According to a report by The Higher Education Statistics Agency, (HESA) the number of international students enrolling into universities is back on the rise after a Brexit dip.
HESA, a body made up of experts in UK higher education published its findings in which they charted the number and origin of international students enrolled in British Higher Education (HE). In the 2018/19 period, the number of students coming from abroad, including the EU, was over 458,000.
Germany, Italy and France were the European countries which provided the most students, approximately 13-14,000 from each.
The presence of Chinese students dwarfs the numbers coming in from Europe. The HESA report stated that the flow of students from China to the UK increased by 34% in the last five years. Unsurprisingly, they are the biggest nationality of foreign students.
Besides China, most overseas students are from India, United States, Hong Kong and Malaysia. 43% of non-EU students are studying a full-time postgraduate course, in comparison to the 10% who are completing their full-time undergraduate studies.
There is no doubt that the influx of Chinese students is a significant boost to higher education institutions’ income, they contribute 10%. However, there is a worry over Chinese students’ potential influence on the freedom of expression within campus, after a report issued last year by MPs.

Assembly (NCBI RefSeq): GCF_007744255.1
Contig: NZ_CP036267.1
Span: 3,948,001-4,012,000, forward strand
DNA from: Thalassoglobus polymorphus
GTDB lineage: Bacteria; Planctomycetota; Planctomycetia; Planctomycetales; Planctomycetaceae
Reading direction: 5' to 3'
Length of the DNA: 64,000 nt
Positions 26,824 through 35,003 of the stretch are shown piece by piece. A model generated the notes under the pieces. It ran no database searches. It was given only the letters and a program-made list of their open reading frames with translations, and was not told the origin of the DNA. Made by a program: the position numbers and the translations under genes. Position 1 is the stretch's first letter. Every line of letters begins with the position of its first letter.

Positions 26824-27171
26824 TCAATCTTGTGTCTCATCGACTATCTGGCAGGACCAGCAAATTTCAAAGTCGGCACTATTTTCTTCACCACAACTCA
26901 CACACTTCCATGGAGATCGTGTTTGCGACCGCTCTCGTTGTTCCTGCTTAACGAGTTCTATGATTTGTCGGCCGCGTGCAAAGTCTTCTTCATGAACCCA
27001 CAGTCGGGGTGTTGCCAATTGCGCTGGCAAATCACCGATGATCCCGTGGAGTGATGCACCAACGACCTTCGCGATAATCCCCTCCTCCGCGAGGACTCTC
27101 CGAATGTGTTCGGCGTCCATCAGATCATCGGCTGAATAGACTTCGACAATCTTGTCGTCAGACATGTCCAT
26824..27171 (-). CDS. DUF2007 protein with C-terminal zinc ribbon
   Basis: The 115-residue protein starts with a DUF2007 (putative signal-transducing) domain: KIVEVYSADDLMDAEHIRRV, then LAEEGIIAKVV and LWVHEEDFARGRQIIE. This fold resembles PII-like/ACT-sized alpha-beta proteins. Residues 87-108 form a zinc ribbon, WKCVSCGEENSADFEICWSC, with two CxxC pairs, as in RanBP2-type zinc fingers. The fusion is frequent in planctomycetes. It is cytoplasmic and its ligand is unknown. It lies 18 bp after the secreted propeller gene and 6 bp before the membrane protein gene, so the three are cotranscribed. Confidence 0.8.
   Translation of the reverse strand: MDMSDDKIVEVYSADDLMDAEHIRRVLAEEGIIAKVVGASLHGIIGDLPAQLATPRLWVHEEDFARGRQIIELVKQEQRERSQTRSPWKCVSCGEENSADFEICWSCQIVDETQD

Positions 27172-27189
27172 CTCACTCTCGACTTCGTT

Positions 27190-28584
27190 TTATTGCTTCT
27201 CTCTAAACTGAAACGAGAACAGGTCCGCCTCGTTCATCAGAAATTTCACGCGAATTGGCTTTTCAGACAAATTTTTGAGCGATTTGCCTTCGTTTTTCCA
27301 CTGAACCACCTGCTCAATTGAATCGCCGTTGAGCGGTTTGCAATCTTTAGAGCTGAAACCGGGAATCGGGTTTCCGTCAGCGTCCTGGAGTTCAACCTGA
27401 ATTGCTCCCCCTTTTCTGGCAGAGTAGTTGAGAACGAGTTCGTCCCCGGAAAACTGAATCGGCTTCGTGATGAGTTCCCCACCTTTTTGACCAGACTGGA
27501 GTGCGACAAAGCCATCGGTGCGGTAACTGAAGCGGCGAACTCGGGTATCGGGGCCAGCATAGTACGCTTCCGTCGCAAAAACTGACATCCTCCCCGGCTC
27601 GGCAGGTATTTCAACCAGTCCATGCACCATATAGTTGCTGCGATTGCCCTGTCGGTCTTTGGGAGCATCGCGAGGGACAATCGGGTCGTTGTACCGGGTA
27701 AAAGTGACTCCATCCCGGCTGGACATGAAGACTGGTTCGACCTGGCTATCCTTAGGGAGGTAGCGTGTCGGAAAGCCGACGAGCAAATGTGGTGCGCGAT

The rise in international students comes after a dip between 2015 and 2017 due to the outcome of the Brexit referendum in June 2016.
International students are worried about Brexit and how this will affect their settlement status. For example, in September the government launched a plan of a work visa for those graduating from summer 2021 onwards. This visa would grant some students the opportunity to freely work in the UK for a period of up to two years. However, it has been met with wide discontent from those completing their studies before 2021.
“the extension should also be available for people who are currently here.”
Most recently, the Government declared that a new fast-track visa will be available from next month “to send a message that the UK is open to the most talented minds in the world”, a message reiterated by Prime Minister Boris Johnson.
This visa will be used to attract the top scientists and researchers to come here, as EU researchers are a big part of the British scientific community. However, it is also argued by members of this sector that the system is not inclusive, as it would focus on the ‘most talented’ without taking into account the individuals who are starting their career and may not have the same expertise.